Under the direction of conductor Mark Mangini, the chorus also performs additional community outreach concerts at various locations throughout the Brooklyn community.

Rehearsals are every Thursday evening at 7:30 p.m. on the Kingsborough College campus, 2001 Oriental Boulevard, in room 8207 on the second floor of the T-8 building. Sight-reading is helpful but not mandatory.

This December 15, the Kingsborough Musical Society Chorus will be performing its annual Holiday Concert.

For information about joining the chorus, call Steve Friedman at (718) 338-9132.

Kingsborough Community College’s campus. Photo by Erica Sherman

The Kingsborough Musical Society Chorus, which offers a mixed repertoire of theater, folk, and classical music, is seeking choral singers to perform two free annual concerts on the Kingsborough campus in December and May.

The first rehearsal and audition for new members will be Thursday, February 14.

Under the direction of conductor Mark Mangini, the chorus also performs additional community outreach concerts at various locations throughout the Brooklyn community.

Rehearsals are every Thursday evening at 7:30 p.m. on the Kingsborough College campus, 2001 Oriental Boulevard, in room 8207 on the second floor of the T-8 building. Sight-reading is helpful but not mandatory.

This May 5, the Kingsborough Musical Society Chorus will be performing its annual Spring Concert.

For information about joining the chorus, call: Steve Friedman at (718) 338-9132.

Source: Hello Cincinnati

The Kingsborough Musical Society Chorus, a not-for-profit organization under the direction of conductor Mark Mangini, would love for you to join them. The chorus’ first rehearsal and audition for their annual spring concert will be Thursday, September 13. Rehearsals are Thursday evenings at 7:30 p.m. on the second floor of Kingsborough’s T-8 building, 2001 Oriental Boulevard. Sight-reading is helpful but not mandatory.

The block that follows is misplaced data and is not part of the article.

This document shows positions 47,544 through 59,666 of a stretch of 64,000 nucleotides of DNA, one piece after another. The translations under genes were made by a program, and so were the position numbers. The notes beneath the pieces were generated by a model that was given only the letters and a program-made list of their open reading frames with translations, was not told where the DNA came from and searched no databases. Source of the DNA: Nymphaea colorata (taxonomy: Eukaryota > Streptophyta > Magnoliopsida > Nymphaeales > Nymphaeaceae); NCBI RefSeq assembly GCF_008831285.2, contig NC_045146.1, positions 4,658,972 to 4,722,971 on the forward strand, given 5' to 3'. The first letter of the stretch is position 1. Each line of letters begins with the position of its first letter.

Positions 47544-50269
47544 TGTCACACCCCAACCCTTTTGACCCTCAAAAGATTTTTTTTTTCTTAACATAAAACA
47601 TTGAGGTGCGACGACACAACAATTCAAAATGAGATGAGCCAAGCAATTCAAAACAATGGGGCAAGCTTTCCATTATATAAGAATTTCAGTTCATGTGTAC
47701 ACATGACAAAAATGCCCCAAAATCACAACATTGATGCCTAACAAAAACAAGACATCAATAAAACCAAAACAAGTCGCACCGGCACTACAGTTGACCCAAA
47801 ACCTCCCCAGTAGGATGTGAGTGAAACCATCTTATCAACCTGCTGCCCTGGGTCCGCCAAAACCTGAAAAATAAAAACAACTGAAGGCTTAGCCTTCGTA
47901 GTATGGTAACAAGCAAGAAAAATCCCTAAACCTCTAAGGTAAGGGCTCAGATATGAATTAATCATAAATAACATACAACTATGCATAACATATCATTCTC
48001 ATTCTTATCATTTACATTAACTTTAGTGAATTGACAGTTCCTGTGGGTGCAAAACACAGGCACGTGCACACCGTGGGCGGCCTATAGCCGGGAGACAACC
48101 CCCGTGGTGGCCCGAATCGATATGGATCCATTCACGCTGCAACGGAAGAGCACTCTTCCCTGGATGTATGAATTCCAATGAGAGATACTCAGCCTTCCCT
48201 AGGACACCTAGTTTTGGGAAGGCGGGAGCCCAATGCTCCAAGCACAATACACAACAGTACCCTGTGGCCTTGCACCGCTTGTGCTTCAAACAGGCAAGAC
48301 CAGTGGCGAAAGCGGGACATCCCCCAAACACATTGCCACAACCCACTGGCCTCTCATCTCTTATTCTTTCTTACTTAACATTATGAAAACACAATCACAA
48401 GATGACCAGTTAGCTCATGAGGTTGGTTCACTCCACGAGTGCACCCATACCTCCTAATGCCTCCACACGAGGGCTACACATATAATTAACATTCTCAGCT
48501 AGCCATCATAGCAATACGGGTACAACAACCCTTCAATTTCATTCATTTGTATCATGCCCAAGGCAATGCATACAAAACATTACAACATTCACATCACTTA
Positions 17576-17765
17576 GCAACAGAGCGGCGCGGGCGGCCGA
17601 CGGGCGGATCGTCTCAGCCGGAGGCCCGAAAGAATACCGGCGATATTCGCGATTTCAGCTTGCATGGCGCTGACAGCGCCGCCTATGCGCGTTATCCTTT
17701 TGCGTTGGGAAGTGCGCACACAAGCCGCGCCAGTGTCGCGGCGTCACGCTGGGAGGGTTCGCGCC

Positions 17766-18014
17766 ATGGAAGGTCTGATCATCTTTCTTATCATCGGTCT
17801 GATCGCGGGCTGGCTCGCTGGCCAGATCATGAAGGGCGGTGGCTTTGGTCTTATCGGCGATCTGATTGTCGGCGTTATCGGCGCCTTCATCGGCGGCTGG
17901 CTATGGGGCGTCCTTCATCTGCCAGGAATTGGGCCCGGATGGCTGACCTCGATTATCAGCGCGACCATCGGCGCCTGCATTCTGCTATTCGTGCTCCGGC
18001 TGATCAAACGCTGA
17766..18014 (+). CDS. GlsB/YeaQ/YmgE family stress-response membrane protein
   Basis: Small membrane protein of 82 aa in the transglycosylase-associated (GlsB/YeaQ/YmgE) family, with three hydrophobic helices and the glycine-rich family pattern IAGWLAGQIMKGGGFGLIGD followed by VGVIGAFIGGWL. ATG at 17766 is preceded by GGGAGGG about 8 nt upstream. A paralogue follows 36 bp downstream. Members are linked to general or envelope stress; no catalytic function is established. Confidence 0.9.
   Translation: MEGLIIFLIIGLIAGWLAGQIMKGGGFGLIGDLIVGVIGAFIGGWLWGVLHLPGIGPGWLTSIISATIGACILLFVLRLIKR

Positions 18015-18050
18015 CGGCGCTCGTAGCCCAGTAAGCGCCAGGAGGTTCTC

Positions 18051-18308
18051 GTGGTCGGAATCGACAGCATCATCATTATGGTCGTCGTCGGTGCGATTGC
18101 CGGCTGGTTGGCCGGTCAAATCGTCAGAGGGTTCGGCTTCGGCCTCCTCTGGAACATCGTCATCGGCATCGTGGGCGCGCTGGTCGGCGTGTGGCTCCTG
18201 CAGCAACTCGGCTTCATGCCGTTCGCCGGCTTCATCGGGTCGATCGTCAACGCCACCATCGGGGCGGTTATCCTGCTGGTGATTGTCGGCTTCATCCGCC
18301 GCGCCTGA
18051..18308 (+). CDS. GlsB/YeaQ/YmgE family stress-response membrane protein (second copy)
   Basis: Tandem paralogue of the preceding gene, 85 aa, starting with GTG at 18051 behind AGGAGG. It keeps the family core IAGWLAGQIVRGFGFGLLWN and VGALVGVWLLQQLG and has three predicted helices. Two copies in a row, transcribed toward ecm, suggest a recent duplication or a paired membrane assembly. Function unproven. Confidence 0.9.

The group’s mixed repertoire includes theater, folk, and classical music, plus they always perform two free annual concerts on the Kingsborough Community College campus in December and May, as well as a number of community outreach concerts at various locations throughout Brooklyn.

This December 16, the Kingsborough Musical Society Chorus will be performing a medley from the Richard Rodgers and Oscar Hammerstein II Broadway musical “Carousel,” as well as other holiday selections.

Parking is free, on campus, for chorus members.

For information about joining the chorus, call Steve Friedman at (718) 338-9132. You can also visit them on Facebook.

Dr. Raymond Wheeler conducts The Community Wind Ensemble & Concert Band

The Brooklyn Community Wind Ensemble & Concert Band and Kingsborough Musical Society Chorus will present their spring concert at 2:00 p.m., May 6 at the Leon M. Goldstein Performing Arts Center at Kingsborough Community College, 2001 Oriental Boulevard.

Click to enlarge

The concert will feature a medley from West Side Story, the “Prayer” from Cavalleria Rusticana, and other selections. The Brooklyn Community Wind Ensemble & Concert Band is a dedicated group of amateur and professional musicians that has entertained more than 200,000 people at concerts on campus for the past three decades. Dr. Raymond Wheeler conducts.

General admission seating is free, and reservations are not required. Parking is also free.